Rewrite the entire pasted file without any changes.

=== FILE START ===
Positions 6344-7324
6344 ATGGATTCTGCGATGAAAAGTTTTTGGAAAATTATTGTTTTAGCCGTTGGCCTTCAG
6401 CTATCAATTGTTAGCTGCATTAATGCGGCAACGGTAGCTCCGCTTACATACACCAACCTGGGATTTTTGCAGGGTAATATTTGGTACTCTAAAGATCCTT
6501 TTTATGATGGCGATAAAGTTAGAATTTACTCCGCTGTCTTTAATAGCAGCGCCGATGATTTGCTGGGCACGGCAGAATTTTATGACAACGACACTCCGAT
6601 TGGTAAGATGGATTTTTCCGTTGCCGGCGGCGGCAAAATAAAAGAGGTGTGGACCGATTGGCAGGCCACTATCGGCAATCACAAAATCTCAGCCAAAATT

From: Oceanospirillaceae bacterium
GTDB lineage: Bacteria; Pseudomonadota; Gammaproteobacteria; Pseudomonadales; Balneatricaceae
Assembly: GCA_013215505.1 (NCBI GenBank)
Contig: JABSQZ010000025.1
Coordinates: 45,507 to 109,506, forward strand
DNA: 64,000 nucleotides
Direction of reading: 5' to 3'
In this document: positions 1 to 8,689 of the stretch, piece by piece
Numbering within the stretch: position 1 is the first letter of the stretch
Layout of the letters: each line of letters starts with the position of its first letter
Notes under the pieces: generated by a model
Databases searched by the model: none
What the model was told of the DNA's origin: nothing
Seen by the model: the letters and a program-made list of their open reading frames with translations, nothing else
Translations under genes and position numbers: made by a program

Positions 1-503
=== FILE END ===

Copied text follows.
Positions 6344-7324
6344 ATGGATTCTGCGATGAAAAGTTTTTGGAAAATTATTGTTTTAGCCGTTGGCCTTCAG
6401 CTATCAATTGTTAGCTGCATTAATGCGGCAACGGTAGCTCCGCTTACATACACCAACCTGGGATTTTTGCAGGGTAATATTTGGTACTCTAAAGATCCTT
6501 TTTATGATGGCGATAAAGTTAGAATTTACTCCGCTGTCTTTAATAGCAGCGCCGATGATTTGCTGGGCACGGCAGAATTTTATGACAACGACACTCCGAT
6601 TGGTAAGATGGATTTTTCCGTTGCCGGCGGCGGCAAAATAAAAGAGGTGTGGACCGATTGGCAGGCCACTATCGGCAATCACAAAATCTCAGCCAAAATT

From: Oceanospirillaceae bacterium
GTDB lineage: Bacteria; Pseudomonadota; Gammaproteobacteria; Pseudomonadales; Balneatricaceae
Assembly: GCA_013215505.1 (NCBI GenBank)
Contig: JABSQZ010000025.1
Coordinates: 45,507 to 109,506, forward strand
DNA: 64,000 nucleotides
Direction of reading: 5' to 3'
In this document: positions 1 to 8,689 of the stretch, piece by piece
Numbering within the stretch: position 1 is the first letter of the stretch
Layout of the letters: each line of letters starts with the position of its first letter
Notes under the pieces: generated by a model
Databases searched by the model: none
What the model was told of the DNA's origin: nothing
Seen by the model: the letters and a program-made list of their open reading frames with translations, nothing else
Translations under genes and position numbers: made by a program

Positions 1-503